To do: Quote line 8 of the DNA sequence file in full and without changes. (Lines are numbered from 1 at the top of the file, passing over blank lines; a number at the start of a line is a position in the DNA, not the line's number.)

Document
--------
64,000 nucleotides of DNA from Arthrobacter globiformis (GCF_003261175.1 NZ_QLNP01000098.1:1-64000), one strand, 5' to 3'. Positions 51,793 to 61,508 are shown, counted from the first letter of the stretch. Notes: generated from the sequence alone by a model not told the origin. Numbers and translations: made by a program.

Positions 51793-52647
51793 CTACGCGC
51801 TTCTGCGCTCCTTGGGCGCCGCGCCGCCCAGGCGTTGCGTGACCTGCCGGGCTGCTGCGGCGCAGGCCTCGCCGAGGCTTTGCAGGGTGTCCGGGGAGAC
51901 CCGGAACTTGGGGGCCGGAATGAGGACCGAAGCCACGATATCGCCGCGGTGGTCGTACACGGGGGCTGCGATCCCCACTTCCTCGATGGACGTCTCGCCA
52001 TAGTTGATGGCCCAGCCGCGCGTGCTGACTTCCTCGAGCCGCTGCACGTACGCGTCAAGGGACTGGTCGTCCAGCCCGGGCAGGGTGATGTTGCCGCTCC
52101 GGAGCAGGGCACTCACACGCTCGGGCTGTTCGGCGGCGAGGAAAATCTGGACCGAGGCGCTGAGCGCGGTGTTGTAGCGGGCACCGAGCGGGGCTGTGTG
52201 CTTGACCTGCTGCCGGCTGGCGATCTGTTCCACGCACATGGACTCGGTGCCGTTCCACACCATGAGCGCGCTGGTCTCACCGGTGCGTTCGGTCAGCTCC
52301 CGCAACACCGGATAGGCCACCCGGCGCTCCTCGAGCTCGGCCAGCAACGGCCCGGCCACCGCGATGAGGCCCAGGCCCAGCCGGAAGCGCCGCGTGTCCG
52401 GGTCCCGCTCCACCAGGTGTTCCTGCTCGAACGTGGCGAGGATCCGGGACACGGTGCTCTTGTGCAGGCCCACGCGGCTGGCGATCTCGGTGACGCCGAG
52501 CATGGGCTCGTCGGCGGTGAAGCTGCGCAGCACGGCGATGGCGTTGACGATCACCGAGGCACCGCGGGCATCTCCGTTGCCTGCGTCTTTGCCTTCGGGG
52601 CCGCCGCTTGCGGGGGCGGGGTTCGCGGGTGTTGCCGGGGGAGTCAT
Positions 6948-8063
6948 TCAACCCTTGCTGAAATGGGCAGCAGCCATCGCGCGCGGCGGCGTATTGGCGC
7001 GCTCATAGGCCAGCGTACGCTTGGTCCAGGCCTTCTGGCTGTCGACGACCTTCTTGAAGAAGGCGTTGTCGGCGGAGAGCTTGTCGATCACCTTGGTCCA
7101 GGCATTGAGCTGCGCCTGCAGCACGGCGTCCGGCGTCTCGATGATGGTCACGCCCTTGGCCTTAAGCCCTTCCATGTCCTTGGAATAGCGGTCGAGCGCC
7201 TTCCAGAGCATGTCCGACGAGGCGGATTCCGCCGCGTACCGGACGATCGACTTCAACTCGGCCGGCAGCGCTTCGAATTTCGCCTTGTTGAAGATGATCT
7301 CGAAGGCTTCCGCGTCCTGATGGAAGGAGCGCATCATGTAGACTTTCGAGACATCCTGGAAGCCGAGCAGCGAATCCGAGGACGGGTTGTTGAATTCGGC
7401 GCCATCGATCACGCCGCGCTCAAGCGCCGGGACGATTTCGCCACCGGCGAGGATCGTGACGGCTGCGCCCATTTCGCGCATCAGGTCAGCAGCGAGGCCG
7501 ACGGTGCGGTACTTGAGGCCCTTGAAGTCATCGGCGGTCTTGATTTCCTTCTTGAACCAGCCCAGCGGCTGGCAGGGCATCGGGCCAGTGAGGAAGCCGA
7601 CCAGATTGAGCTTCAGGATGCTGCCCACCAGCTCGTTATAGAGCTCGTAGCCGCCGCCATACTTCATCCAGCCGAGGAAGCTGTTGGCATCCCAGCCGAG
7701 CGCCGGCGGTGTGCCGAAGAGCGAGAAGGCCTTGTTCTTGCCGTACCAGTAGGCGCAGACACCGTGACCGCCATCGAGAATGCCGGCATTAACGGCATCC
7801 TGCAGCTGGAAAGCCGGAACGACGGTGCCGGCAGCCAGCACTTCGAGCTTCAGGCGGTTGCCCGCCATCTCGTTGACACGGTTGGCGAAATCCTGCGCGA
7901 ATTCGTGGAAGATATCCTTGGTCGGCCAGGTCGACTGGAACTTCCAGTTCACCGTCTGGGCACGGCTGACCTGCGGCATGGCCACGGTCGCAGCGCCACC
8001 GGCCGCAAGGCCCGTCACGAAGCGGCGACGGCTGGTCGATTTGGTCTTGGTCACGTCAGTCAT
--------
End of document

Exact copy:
52201 CTTGACCTGCTGCCGGCTGGCGATCTGTTCCACGCACATGGACTCGGTGCCGTTCCACACCATGAGCGCGCTGGTCTCACCGGTGCGTTCGGTCAGCTCC